Is beginning to end digital mortgage lending possible?

I recently spoke at a credit law conference about digital mortgage lending.

Your customers expect you to engage with them in ways that are convenient to them, including online and by mobile apps.

Using technology can improve the speed of transactions and lead to better customer experiences.

As long as automation focuses on customer benefits and addresses risks such as privacy and fraud, automated systems can improve the lending process.

Lending is supposed to be technology neutral: the law should not prescribe particular technological solutions or discriminate between different forms of technology and as far as possible, paper-based commerce and electronic commerce should be treated equally by the law.

The Electronic Transactions Act broadly works by not making electronic transactions invalid for the purposes of Commonwealth laws, simply because they are electronic.







But there are a number of regulatory barriers to mortgage lending being conducted on a wholly electronic basis from beginning to end.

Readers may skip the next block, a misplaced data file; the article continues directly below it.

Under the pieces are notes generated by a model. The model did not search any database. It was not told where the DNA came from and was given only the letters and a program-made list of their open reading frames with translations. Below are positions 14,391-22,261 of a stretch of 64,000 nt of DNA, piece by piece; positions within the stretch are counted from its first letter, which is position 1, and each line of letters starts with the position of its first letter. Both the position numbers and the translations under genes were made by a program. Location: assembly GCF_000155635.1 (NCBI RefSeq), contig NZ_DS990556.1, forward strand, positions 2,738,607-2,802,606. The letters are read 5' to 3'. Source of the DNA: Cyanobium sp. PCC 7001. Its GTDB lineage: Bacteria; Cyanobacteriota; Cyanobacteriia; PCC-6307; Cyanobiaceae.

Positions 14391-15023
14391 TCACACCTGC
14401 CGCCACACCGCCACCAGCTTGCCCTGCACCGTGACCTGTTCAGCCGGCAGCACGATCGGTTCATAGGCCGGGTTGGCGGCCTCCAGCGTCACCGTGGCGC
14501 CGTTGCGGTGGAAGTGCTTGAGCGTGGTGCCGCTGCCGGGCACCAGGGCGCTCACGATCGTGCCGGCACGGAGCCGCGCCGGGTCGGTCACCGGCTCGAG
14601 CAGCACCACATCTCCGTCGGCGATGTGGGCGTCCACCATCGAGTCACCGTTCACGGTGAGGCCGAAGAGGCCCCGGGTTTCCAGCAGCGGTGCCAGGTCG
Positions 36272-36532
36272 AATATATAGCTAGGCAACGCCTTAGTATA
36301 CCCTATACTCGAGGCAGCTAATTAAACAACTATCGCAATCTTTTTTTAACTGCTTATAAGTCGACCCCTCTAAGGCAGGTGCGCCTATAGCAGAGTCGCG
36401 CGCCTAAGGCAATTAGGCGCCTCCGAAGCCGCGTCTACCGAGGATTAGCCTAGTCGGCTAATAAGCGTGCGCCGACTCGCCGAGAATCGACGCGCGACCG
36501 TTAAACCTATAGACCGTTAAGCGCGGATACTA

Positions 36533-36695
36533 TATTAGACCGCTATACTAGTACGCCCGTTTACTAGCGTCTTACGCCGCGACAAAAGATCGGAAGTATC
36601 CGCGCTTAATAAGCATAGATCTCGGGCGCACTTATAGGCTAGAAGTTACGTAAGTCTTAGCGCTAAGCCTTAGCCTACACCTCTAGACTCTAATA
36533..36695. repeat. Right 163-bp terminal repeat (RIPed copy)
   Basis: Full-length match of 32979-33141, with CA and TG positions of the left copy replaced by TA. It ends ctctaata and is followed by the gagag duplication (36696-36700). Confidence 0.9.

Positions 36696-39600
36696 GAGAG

For example, the econveyancing rules require face to face verification of a mortgagor’s identity so that at best a mortgage transaction can be mainly, but not wholly, digital.

In addition, currently in most States although a mortgage can be registered electronically it must still be on paper with a wet signature by the mortgagor and a witness who is present when the mortgagor signs.

There are also obligations imposed on lenders’ websites which are additional to normal face to face or paper lending.

Algorithms and business rules need to be regularly reviewed to ensure they are legally compliant.

Credit approval and responsible lending obligations remain an area where automated decision-making systems still require manual assistance.

In the area of loan administration, there are examples of breaches occurring as a result of processing errors: statements not sent, statements sent to the wrong people, fees wrongly charged to accounts, and account balances not updated online.

The latest report from the Office of the Australian Information Commissioner on the Notifiable Data Breaches scheme shows that 6 percent of reported data breaches arise from system faults.

A “system fault” is described as the disclosure of personal information on a website due to a bug in the web code, or a machine fault that results in a document containing personal information being sent to the wrong person or a coding error which allows an individual to access another individual’s online account.

While automated processes can lead to efficiencies, it is essential that they are designed to prevent breaches of financial services and credit laws and other regulatory obligations.

This requires co-operation between the business, IT, and risk and compliance.

More: assessing technology compliance risks

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